Wednesday, 19 December 2012 22:06
NICOSIA: Cyprus said on Wednesday it was making good progress with a second round of licensing for exploratory drilling aimed at exploiting offshore oil and gas deposits.
In October drilling permits, subject to negotiation, were approved for blocks 2, 3, 9 and 11, and on Wednesday block 10 was also added to the list.
"Negotiations with applicants for blocks 2 and 3 have made significant progress while progress has been made in negotiations for block 11," said government spokesman Stefanos Stefanou.
However, talks with preferred bidders for block 9 a French-Russian tie-up involving Total ENP Activities and Novatek have ceased, he said.
He said the cabinet had decided direct negotiations should end as they had been "unsatisfactory," and they would now move on to ENI-Kogas.
The government is also negotiating a deal with the same Italian-South Korean partnership for blocks 2 and 3.
France's Total is still in the running to exploit block 11 on its own and the government has also decided to negotiate directly with it for the adjacent block 10.
A launch for tenders for a second licensing round that ended in May covered 12 blocks. A decision on the remaining blocks will be made gradually.
US firm Noble Energy was awarded Block 12 and announced last year that it discovered gas reserves of up to eight trillion cubic feet (226.5 billion cubic metres), which has an estimated value of 100 billion euros ($129 billion).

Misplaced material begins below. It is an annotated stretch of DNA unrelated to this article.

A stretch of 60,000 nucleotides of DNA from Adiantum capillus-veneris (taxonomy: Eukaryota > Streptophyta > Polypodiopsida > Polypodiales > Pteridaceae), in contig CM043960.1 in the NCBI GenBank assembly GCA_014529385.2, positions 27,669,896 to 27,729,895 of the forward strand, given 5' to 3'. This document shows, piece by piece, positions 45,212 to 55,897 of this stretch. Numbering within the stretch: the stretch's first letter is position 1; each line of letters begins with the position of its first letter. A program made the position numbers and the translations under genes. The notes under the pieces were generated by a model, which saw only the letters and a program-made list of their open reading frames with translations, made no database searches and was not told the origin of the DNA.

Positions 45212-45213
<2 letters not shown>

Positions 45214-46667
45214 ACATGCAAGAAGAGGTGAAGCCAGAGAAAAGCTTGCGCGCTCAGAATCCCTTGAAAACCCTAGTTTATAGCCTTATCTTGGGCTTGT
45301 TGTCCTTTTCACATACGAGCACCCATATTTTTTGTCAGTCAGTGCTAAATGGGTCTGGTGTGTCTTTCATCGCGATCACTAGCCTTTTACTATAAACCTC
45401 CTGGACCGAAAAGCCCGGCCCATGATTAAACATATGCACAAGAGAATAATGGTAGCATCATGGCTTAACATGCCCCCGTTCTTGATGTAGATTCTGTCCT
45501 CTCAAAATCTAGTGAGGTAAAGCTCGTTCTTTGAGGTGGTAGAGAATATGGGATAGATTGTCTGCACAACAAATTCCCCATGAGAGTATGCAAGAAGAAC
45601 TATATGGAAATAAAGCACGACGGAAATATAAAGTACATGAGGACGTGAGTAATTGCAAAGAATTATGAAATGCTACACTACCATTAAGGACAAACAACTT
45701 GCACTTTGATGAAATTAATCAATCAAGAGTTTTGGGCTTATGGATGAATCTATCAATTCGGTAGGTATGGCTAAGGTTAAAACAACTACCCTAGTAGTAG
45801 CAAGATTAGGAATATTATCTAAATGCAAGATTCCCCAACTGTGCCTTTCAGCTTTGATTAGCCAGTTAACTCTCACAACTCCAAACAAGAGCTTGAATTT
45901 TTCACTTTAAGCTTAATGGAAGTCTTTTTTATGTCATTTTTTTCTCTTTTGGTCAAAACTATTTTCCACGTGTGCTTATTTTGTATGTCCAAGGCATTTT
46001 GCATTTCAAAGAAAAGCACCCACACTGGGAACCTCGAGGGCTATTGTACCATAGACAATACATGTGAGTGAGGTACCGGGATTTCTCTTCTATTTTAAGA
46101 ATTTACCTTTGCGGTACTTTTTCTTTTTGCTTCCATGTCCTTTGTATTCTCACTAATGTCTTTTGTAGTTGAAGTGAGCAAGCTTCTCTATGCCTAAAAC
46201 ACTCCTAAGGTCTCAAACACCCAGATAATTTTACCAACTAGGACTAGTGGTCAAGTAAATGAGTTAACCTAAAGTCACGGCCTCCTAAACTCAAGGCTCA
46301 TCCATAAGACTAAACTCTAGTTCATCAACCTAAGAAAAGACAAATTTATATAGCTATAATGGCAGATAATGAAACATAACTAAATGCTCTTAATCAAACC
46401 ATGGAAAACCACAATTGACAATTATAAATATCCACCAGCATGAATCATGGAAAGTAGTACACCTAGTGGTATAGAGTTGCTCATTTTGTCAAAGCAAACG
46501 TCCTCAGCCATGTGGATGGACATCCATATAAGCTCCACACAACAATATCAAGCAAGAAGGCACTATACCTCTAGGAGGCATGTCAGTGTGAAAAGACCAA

This would satisfy the island's domestic gas needs for decades.
Media reports predict there could be greater riches, not only of gas but also of oil, in adjacent blocks.
Cyprus hopes its energy bonanza can eventually help pull it out of recession as it seeks an EU bailout.
The island has been divided since 1974, when Turkish troops invaded and occupied its northern third in response to an Athens-engineered coup in Nicosia aimed at union with Greece.
Turkey has protested strongly against the Cyprus government's offshore energy search, branding it illegal and retaliating by beginning its own exploratory drilling off the breakaway north.
Ankara has warned that companies involved in the Cyprus process could be shut out of Turkey's energy investment.
Cyprus President Demetris Christofias has said the oil and gas search would carry on regardless, and that any finds will be used for the benefit of all Cypriots.
Copyright AFP (Agence France-Presse), 2012